Since the dawn of the 20th century and the spread of existential thinking, every generation has fretted about being at the end of history and witnessing the hysterical breakdown of the social and political order. Some factions still believe that they will be forced to let go of the world they recognize, from the post-war era of nuclear fear to the sweet summers of counterculture to the turn of the millennium, making way for a scary, confusing new one.
I would say that the present generation of people living on Earth — who have had to contend with a global pandemic in the last year, inept fascist takeover attempts, the fragmentation and fragmentation of the world economy, and the burning sky in certain regions — have a more valid claim to this sentiment than any previous one. Apocalypse now-ish: What will we learn from 2020-set films? Although the last days of the year and their pledge of a vaccine rollout carried a flavor of optimism, a sour dystopian aftertaste was the dominant tone of 2020. Last year, the depression, exhaustion, anger, and surreal delirium that marked the past 12 months were thoroughly expressed in writing; we are looking to the future today. Even if the destructive maximalism of a Roland Emmerich movie has taken on real life, we can still turn to movies set in 2021 to see what could await us imagined by previous generations.
And on the basis of those dreams, whether dystopian or utopian, we may be able to plan for a year that couldn’t be worse than this.
Read on for a rundown of cinematic fortune-telling about the possible risks that await us in the days ahead: Carnage The BBC mockumentary by Simon Amstell sets out a full chronology from the Second World War to 2067, an ambitious account detailing how tomorrow’s United Kingdom will renounce meat and follow a strictly vegan lifestyle. In this timeline, the year 2021 plays an important part, as it is the moment when a super swine flu strikes the UK and takes a large number of lives.
Livestock numbers decrease, pork prices skyrocket, and what they will eat starts with a “era of confusion” for the public.
Food shortages stand out as an especially worrying sign of geopolitical instability and viral unpreparedness at a time when the Daily Mail expects us to give up pizza and eat toast instead as a show of nationalist unity. In the predictions of Amstell, all turns out well as Britons adopt veganism and learn to live with animals harmoniously (endowed with the power of language, in the soothing tones of Joanna Lumley). A life without the promise of a dripping-melting cheeseburger, however, is still a fate worse than death for many. Johnny MnemonicIn 1995, cult oddball Robert Longo predicted that the Internet would become too vast and interactive to be good for humanity, and that it would inevitably become so integral to our everyday lives that our psychology would begin to eat away. He also expected that corporate dominance would be centralized into a handful of megacorporations whose strength would be concentrated in Asian markets. The only thing that this cyberpunk seer saw wrong was that when the world went to hell, we would all look nice, equipping the human Flash Drive of Keanu Reeves and the pharmaceutical mercenaries chasing him with immaculate, slimming suits.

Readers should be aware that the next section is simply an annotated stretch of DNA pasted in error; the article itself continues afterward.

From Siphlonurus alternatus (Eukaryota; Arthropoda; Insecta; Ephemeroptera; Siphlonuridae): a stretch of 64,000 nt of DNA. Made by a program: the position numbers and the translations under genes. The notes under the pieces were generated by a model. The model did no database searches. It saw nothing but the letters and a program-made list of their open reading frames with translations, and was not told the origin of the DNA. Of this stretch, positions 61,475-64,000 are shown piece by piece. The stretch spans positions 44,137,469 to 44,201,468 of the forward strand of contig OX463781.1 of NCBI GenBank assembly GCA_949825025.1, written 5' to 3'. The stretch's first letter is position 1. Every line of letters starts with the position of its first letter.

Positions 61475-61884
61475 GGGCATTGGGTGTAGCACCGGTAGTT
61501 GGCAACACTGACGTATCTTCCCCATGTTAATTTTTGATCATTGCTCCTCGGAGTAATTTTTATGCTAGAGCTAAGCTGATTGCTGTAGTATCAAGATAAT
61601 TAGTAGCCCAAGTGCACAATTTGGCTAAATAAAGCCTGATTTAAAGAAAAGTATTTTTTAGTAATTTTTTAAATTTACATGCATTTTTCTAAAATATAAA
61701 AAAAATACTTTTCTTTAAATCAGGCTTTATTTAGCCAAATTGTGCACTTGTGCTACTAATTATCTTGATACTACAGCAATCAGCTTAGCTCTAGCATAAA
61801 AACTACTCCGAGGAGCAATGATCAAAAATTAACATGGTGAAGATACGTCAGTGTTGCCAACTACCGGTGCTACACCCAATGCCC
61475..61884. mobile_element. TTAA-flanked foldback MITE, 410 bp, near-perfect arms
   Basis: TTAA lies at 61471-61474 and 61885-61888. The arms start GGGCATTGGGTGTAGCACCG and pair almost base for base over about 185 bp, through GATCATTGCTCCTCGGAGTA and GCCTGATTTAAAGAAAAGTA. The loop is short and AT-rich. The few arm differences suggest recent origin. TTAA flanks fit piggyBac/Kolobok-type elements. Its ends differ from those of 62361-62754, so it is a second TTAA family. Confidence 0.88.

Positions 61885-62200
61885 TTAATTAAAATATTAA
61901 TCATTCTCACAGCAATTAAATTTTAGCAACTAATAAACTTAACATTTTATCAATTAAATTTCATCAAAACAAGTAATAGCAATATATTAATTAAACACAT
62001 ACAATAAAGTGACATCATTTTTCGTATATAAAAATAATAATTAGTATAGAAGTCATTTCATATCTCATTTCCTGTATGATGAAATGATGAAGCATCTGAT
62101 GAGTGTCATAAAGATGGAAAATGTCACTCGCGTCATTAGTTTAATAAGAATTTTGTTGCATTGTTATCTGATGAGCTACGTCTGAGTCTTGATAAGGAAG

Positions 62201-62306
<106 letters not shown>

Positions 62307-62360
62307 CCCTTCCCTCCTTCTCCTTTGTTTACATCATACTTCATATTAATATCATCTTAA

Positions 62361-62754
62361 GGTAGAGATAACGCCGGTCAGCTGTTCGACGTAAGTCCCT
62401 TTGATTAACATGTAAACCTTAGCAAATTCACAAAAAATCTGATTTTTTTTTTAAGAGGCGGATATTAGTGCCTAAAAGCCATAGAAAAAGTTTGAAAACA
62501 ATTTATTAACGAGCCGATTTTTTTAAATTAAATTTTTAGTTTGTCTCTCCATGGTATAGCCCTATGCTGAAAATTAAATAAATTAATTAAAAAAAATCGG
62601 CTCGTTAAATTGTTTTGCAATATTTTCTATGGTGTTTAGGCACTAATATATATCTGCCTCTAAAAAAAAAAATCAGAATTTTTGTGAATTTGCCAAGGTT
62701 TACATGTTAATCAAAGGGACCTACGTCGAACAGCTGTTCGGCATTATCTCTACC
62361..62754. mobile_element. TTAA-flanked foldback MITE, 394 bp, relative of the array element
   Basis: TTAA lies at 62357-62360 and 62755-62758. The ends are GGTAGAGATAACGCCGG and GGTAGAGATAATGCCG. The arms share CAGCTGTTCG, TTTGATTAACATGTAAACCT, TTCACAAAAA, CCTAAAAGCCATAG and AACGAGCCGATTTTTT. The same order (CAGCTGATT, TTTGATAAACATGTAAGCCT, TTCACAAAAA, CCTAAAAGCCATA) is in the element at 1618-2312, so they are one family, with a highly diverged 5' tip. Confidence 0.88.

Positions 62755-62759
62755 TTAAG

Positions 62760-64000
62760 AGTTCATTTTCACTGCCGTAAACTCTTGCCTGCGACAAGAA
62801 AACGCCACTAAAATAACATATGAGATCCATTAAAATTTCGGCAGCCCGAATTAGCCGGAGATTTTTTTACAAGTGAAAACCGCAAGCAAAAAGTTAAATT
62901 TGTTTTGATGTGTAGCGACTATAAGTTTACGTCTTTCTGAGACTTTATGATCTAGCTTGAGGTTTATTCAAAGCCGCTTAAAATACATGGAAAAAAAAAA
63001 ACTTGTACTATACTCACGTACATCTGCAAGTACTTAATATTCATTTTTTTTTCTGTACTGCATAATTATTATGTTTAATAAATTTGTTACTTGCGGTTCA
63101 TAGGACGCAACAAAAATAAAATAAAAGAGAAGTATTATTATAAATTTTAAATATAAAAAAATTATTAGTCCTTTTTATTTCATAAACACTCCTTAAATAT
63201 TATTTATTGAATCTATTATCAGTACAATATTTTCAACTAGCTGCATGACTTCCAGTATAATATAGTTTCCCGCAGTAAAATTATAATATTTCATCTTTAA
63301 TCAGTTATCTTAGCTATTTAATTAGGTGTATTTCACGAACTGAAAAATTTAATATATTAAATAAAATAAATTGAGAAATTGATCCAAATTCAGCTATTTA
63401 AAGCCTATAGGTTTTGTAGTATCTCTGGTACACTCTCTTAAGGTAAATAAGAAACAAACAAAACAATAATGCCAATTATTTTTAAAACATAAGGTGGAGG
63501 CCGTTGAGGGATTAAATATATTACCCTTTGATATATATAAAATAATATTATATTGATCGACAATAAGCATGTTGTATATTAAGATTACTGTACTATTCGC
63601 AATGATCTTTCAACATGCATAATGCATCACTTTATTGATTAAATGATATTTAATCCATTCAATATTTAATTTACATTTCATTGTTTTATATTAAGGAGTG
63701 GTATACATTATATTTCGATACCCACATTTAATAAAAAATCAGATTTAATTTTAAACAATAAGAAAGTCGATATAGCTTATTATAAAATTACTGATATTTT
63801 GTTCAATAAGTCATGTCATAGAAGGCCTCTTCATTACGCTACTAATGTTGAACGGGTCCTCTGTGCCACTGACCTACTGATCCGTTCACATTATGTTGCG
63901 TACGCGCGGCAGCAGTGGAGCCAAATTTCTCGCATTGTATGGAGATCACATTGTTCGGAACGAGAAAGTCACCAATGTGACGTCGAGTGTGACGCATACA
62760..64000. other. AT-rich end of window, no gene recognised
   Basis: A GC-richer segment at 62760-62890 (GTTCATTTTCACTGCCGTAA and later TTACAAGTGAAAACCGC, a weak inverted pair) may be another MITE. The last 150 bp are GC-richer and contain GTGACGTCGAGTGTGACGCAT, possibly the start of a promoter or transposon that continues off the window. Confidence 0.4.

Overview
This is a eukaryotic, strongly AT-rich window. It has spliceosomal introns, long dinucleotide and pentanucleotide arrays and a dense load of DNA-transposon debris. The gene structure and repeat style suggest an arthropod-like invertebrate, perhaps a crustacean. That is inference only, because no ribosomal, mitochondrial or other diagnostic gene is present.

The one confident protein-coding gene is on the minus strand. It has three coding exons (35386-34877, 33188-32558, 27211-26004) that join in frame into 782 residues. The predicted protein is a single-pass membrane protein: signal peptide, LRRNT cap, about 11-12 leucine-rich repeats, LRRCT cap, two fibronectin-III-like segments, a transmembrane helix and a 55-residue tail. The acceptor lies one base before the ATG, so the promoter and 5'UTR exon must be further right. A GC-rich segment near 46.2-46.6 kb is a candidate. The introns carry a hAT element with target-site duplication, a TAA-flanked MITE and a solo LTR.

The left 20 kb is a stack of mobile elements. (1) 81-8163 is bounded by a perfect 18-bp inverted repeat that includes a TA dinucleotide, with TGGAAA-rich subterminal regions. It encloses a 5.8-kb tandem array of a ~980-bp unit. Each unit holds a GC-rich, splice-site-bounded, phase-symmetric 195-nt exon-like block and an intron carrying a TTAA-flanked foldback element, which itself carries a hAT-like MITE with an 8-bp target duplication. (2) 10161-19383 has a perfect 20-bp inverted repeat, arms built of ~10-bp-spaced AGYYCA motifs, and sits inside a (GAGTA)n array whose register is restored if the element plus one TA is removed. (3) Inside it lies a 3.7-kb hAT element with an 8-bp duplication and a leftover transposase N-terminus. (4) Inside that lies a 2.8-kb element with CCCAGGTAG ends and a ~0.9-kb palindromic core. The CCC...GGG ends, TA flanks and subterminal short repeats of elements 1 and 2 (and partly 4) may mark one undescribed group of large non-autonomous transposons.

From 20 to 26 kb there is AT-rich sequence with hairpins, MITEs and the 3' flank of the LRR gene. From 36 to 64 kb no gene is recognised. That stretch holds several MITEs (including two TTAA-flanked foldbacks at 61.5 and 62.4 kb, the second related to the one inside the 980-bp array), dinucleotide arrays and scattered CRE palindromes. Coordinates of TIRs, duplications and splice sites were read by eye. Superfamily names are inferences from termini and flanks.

Aesthetics aside – virtual styles would leave behind Longo’s E-clunky, Dimension’s primitive CGI – his notion of an all-consuming online existence was spot-on that supplants our own real-life experiences.
Johnny’s neural implants encoding his consciousness are beginning to seem redundant as younger generations struggle to blur the lines between their true self and their outwardly portrayed alter egos on social media.
The venerable Hammer Film Productions reigned supreme in the 1950s with their vividly sinister revivals of such frightening classics as Dracula, Frankenstein’s Monster and the Mummy. A few years on Twitter can just as easily tear holes in your brain. Moon Zero Two
In the decade that followed, though, theirs was theirs.